ISIS vs. the Kurds so totally dominates our attention and our passions that we’ve failed to notice that the Russians are up to their necks in the fighting on the Syrian battlefield. As usual, our focus is too narrow, and we don’t see the big picture: the global war.
There’s a lot of blood being shed by the jihadis, and there’s plenty of killing by and of members of fanatical religious groups, militias, and armies that hate each other. But that’s not the whole story, by any means. Syria is enormously important to both Iran and Russia, and those bloody regimes are — and will remain — fully engaged.
I’m as hostile to Putin as is Gary Kasparov, but I wouldn’t call the Russian dictator a jihadi or a religious fanatic. Yet he’s on a mountaintop in Syria.
Assuming you didn’t hear about the Russians, start with this, from the invaluable Interpreter blog and the Oryx blog: “Russian Military Intelligence Coordinating Syrian-Iranian Attacks on Rebels, Spying on Israel.” Anti-Assad rebels captured a base, which turned out to have global significance:
Syrian rebels who overran the base have found evidence that the Syrian Army was not alone on the top of the hill. The rebels say that their evidence proves that Russian military intelligence officers were also operating on the base, and appear to have left some of the equipment — and pictures — behind. A video tour of the facility, posted on YouTube (below, click here for a copy) shows that inside the base there is evidence of the presence of Russian “Spetsnaz,” special forces units who were members of the radio electronic intelligence agency of Russia’s GRU (Main Intelligence Directorate, the Russian military’s chief foreign intelligence unit).
That base was a big deal, and it shows us something we haven’t thought about all that much — a major Russian role in the Syrian battle:
(T)he facility was of vital importance for the Assad regime as it was responsible for recording and decrypting radio communications from every rebel group operating inside Syria, making it likely the Russian-gathered information at this facility was at least partially responsible for the series of killings of rebel leaders by airstrikes.
Let that sink in for a moment, and then say to yourself: “but I thought all this slaughter was a Muslim thing.”
It IS a Muslim thing. Too. But above all it’s a global thing, it’s part of the war against the West, in which the two biggest forces are Russia and Iran.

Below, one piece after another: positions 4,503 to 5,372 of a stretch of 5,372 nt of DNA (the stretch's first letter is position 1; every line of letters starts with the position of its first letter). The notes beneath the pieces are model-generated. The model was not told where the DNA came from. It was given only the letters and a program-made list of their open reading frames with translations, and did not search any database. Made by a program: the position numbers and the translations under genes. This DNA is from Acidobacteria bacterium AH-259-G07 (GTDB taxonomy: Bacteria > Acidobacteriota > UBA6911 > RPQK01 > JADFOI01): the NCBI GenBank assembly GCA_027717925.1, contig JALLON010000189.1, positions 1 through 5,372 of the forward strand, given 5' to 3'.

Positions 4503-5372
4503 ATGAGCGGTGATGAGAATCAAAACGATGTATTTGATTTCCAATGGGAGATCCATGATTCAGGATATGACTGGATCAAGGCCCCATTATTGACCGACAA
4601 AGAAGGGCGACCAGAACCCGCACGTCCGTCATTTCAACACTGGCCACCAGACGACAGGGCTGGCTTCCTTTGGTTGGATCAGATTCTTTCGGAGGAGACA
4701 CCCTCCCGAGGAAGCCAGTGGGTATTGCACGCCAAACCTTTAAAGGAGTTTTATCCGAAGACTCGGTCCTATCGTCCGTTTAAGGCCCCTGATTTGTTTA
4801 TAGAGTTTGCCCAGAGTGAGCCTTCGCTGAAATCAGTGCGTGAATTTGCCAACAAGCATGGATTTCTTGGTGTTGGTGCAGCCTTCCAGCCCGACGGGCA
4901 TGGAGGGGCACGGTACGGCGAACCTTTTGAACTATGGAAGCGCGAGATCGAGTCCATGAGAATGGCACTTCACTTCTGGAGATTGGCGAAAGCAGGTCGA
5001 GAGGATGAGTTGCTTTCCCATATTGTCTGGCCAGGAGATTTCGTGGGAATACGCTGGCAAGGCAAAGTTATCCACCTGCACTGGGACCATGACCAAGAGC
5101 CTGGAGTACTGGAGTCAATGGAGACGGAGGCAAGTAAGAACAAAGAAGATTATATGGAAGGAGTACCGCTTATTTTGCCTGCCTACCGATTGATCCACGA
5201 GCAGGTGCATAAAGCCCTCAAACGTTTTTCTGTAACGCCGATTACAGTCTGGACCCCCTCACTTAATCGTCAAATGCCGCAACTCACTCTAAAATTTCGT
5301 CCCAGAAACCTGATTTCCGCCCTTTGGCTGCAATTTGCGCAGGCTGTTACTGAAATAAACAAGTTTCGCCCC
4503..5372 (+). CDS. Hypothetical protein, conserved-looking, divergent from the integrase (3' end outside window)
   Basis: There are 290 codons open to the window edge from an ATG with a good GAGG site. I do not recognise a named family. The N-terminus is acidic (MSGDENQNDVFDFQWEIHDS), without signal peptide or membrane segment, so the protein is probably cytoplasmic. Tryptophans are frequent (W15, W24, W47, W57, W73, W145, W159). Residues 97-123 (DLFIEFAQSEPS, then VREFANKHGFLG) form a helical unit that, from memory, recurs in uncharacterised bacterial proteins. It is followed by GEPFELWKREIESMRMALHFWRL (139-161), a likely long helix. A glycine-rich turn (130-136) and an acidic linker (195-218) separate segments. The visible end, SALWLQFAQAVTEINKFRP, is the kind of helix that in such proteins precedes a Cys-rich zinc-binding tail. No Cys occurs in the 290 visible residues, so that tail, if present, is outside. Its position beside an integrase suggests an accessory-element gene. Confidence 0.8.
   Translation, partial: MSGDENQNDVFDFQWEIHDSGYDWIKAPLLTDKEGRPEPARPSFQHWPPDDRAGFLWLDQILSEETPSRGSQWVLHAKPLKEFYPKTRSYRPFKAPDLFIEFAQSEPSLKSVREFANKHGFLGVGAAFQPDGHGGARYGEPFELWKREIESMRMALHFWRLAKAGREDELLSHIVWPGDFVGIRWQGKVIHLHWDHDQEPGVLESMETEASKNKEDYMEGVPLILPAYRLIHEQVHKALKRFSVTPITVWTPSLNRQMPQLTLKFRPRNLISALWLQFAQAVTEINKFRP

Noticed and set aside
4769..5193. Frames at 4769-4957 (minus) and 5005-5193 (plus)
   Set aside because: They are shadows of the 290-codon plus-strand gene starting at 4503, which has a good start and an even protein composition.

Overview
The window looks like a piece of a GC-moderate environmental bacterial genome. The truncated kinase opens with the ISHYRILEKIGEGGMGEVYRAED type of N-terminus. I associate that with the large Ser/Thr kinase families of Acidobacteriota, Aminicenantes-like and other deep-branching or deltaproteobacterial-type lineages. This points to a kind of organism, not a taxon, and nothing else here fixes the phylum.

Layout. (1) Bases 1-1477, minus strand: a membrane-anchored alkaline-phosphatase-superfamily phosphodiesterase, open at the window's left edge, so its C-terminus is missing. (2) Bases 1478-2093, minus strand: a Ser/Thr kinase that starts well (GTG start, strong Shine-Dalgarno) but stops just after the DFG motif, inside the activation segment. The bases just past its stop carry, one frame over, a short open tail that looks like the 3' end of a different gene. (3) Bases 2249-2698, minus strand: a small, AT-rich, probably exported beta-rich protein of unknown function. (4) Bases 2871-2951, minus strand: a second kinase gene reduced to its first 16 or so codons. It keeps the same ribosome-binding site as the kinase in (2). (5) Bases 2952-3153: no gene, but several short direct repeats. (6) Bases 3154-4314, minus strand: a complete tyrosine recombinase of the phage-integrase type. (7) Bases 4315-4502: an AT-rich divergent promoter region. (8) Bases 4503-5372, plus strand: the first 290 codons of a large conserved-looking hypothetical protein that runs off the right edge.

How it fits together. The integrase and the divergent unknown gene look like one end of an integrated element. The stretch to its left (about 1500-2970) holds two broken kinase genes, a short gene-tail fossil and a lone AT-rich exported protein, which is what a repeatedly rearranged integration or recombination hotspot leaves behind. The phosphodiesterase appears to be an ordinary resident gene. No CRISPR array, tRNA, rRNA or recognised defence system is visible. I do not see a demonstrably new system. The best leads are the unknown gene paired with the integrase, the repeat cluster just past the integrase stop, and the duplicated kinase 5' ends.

Look at this useful graphic from the Washington Post, showing the influx of “foreign fighters” to Syria. The Russian figure is huge, and does not include the sort of covert actions uncovered by the Syrian opposition. Nor does it include the even bigger number of Iranian forces, including Hezbollah and the foreign arm of the Revolutionary Guards — the “Quds Force” — commanded by the currently iconic General Suleimani.
The mission undertaken by the Iranians and Russians cannot be defined in terms of religious war: that mission is strategic and secular, designed to keep Assad in power. And Assad’s regime, like his father’s, is decidedly a “maverick” in religious terms. Assad’s survival is crucial to Iranian Supreme Leader Ali Khamenei, because if Syria fell into the hands of his enemies, Hezbollah would face an existential crisis. Consequently, so would the Iranian regime itself.
If there is a “religious” element at the heart of the global war, it is anti-Semitism. There have been several outstanding recent essays about the anti-Semitic boom in Europe, especially in France. Michel Gurfinkiel and Robert Wistrich have led the convincing analyses of this miserable revival. This too is global, as shown by the recent turn against the Jews in Argentina, which follows the path blazed by Venezuela under its two recent pro-Iranian dictators, Chavez and Maduro. The Argentinian case is reminiscent of the dark days of the Perons, who threw in with the Nazis during the Second World War.
Then, as now, anti-Semitism went hand-in-mailed-glove with military power and military victory: Nazism’s popularity spread as Nazi armies marched forward, and democracy became increasingly unpopular as free countries failed to fight against their enemies’ imperialism. We should not be surprised at the new anti-Semitism any more than we should be surprised to find Spetznaz forces, Hezbollah, and Quds Force fighters and commanders in Syria or Iraq. It’s an integral part of the global war against us.
At present, no Western country and virtually no Western thinker will even acknowledge the existence of the global war, let alone consider designing and conducting a successful campaign against our enemies. There are indeed Russians in them there hills, but our thinking about Czar Putin is limited to Ukraine, Crimea, and the flow of natural gas to the EU.
We’ve got a very long way to go.